What role do international organizations play in international law? Similar to states, they have international legal personality, responsibilities, and immunities. This chapter focuses on the preeminent global intergovernmental organization, the United Nations, and details the functions and limits of its principal organs. Special attention is given to the General Assembly, Security Council, and International Court of Justice. The European Union is the leading example of a regional, supranational organization, and its authority and institutions are discussed in detail as well. The chapter concludes with brief considerations of other major international organizations, including the North Atlantic Treaty Organization, the Organization of American States, the African Union, and the World Health Organization.
During the last decade, discussion on shareholder activism concentrated on hedge funds, some seeing them as agents for passive institutional shareholders, bridging the separation of ownership and control, others believing their short-term value-maximization interests differing fundamentally from those of other shareholders. Some have seen hopes for long-term activism in institutional shareholders such as pension funds. In the European Union, activism is seen positively, encouraging proposals to enhance shareholders’ rights against the boards’ discretion. The purpose of this chapter is to focus on institutional investor activism and its impact on both their ultimate beneficiaries and their target companies, and how investors could be incentivised to more sustainable behaviour in their activism. Albeit the focus is on the European Union, institutional investors are global. A broader perspective including North America and Asia is therefore taken. The most important impact of institutional activism is arguably normative, causing changes in corporate governance. Specific attention is therefore given to governance questions.
This chapter concludes the book by shifting the analysis to three sets of interlinked conversations that seem to frame the current debates about race and migration. We begin by analysing the impact of the ongoing conversation about the position of the United Kingdom within the European Union that led to the decision in the 2016 Referendum to support a strategy of leaving the Union and taking back control of national borders. As several commentators have argued in recent years, the impact of the debates around Brexit is likely to be felt in the coming decade or so as their impact on influencing and shaping both current and future agendas about race and racism become more evident. We then move on to explore the implications of continual efforts to develop and maintain a hostile environment around questions of immigration and belonging to assert control over borders and create a social basis for integrated communities. The final part of this chapter allows us to engage critically with the attempt by some commentators to distinguish racism from those forms of identity that are defined in terms of national citizen preference and racial self-interest.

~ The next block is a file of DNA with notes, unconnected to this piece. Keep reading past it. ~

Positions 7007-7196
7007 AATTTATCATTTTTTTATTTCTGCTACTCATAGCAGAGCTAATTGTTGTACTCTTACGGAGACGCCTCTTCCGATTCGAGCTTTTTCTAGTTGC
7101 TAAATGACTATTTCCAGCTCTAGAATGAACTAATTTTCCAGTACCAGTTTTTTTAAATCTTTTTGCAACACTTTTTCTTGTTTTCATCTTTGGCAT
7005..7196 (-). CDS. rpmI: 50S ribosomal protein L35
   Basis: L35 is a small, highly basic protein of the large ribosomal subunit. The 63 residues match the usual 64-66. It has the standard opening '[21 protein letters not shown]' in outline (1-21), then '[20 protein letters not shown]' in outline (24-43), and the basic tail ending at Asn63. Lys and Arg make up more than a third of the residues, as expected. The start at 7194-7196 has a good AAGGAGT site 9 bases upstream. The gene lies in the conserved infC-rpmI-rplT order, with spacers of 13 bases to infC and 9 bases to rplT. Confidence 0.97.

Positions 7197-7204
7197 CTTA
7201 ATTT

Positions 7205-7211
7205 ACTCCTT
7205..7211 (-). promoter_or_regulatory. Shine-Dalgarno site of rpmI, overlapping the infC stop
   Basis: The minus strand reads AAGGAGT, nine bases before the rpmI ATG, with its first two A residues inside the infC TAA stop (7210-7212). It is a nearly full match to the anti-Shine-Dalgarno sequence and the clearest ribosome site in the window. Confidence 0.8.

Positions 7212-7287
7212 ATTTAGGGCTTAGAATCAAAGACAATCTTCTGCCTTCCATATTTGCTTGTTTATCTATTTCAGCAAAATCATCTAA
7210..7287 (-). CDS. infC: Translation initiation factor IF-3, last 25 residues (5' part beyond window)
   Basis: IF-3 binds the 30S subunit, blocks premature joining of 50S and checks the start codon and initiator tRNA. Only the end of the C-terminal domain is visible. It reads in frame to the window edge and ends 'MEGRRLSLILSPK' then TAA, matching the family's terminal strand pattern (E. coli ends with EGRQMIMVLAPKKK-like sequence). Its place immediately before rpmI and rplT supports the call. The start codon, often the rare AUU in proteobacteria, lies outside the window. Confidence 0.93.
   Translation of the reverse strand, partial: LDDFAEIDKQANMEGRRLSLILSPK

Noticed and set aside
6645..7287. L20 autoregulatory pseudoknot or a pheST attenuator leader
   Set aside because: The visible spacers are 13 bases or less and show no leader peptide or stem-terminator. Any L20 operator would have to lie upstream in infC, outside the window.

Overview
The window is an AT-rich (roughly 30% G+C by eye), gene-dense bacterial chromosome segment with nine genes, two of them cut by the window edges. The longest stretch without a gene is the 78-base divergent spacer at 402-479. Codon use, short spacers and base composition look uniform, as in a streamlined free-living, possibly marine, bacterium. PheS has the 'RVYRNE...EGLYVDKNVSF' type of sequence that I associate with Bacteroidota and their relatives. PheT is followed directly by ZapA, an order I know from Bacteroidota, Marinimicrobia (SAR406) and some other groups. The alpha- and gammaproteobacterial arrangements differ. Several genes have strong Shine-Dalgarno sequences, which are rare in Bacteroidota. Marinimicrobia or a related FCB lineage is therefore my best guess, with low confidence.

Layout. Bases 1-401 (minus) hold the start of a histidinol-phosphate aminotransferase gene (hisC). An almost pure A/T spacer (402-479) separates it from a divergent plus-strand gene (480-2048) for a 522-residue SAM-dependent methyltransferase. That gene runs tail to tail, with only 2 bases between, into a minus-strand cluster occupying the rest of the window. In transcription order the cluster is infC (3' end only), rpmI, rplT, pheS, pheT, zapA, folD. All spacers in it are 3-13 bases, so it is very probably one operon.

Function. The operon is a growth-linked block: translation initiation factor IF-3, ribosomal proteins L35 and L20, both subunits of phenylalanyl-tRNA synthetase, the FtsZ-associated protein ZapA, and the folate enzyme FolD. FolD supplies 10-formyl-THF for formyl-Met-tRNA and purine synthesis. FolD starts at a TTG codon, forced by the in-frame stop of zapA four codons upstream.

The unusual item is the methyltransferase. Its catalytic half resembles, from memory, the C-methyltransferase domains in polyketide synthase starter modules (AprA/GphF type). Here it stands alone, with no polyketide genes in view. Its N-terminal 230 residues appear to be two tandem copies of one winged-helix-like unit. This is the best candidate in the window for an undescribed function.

The European Union Treaty after Lisbon emphasises the overarching objectives of sustainable development and a highly competitive social market economy, aiming at full employment, high levels of environmental protection and social progress. Yet, in 2022, it is clear that these ambitions have not been fully achieved. The ongoing pandemic, the continuing fall-out from Brexit and the resulting economic damage, a Grexit avoided, and potential other exits from the EU, have come to undermine the political consensus of the idea of a European Union. Amidst these challenges, the debates on how to achieve the UN Sustainable Development Goals have turned towards demanding more sustainable economic policies, financial investments and business actions. The present volume provides a much-needed space for in-depth discussion of the concept of sustainable value creation and how it can be achieved within the ecological limits of our planet, through the prism of an interdisciplinary concept of sustainability.
This chapter defines robustness and fragility, argues that they can only be determined confidently in retrospect, but that assessments made by political actors, whilst subjective, have important political implications. We suggest some of the consideration that may shape these assessment. They include ideology, historical lessons, and the Zeitgeist. We go on to describe the following chapters, providing an outline of the book.